Case study: a patient-clinician collaboration that identified and prioritized evidence gaps and stimulated research development

Brian S Buckley, Adrian M Grant, Cathryn M A Glazener

Research output: Contribution to journalArticle

20 Citations (Scopus)
6 Downloads (Pure)

Abstract

Objective
To assess the effect of a research prioritization partnership that aimed to influence the research agenda relating to urinary incontinence (UI).

Study Design and Setting
Research often neglects important gaps in existing evidence so that decisions must be made about treatments without reliable evidence of their effectiveness. In 2007–2009, a United Kingdom partnership of eight patient and 13 clinician organizations identified and prioritized gaps in the evidence that affect everyday decisions about treatment of UI. The top 10 prioritized research questions were published and reported to research funders in 2009. A year later, new research or funding applications relating to the prioritized topics were identified through reviews of research databases and consultation with funding organizations, elements of the research community, and organizations that participated in the partnership.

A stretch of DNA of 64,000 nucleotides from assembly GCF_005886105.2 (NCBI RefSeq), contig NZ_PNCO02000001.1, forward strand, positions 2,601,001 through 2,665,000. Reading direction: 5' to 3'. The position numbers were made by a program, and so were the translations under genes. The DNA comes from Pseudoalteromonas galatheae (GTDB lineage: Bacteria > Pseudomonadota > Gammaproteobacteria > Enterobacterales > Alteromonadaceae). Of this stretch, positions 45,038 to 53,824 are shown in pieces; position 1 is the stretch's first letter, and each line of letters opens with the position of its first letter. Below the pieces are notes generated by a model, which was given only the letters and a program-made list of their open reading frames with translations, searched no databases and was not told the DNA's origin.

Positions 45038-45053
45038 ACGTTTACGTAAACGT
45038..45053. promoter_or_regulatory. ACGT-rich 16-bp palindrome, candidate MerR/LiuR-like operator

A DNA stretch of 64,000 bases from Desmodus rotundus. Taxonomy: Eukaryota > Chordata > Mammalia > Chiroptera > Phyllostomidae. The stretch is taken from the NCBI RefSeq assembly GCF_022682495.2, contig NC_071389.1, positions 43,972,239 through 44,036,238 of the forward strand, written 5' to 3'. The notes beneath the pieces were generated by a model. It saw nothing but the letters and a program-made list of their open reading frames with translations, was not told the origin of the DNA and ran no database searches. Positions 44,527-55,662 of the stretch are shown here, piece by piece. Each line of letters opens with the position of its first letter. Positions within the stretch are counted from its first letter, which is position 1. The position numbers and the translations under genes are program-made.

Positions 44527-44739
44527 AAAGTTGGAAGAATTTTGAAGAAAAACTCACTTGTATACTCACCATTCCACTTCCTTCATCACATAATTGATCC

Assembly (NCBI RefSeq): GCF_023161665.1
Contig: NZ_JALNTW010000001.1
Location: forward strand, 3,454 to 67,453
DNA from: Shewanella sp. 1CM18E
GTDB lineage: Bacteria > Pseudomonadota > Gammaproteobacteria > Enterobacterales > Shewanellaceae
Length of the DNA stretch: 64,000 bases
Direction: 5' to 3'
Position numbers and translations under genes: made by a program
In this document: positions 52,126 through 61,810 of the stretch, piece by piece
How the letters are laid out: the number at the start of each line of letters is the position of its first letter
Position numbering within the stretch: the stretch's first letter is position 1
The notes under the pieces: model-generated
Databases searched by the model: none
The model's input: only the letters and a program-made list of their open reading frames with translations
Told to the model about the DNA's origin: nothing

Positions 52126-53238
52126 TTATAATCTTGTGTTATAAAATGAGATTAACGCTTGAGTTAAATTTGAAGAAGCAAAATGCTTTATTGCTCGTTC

Results
Since dissemination of the prioritized topics, five studies are known to have been funded, three in development; five new systematic reviews are under way, one is being updated; five questions are under consideration by a national research commissioning body.

Conclusion
The partnership successfully developed and used a methodology for identification and prioritization of research needs through patient–clinician consensus. Prioritization through consensus can be effective in informing the development of clinically useful research.
Original languageEnglish
Pages (from-to)483-489
Number of pages7
JournalJournal of Clinical Epidemiology
Volume66
Issue number5
Early online date4 Aug 2011
DOIs
Publication statusPublished - May 2013

Keywords

  • cooperative behavior
  • evidence-based medicine
  • female
  • Great Britain
  • health services research
  • humans
  • male
  • needs assessment
  • physician's practice patterns
  • physician-patient relations
  • research design
  • urinary incontinence

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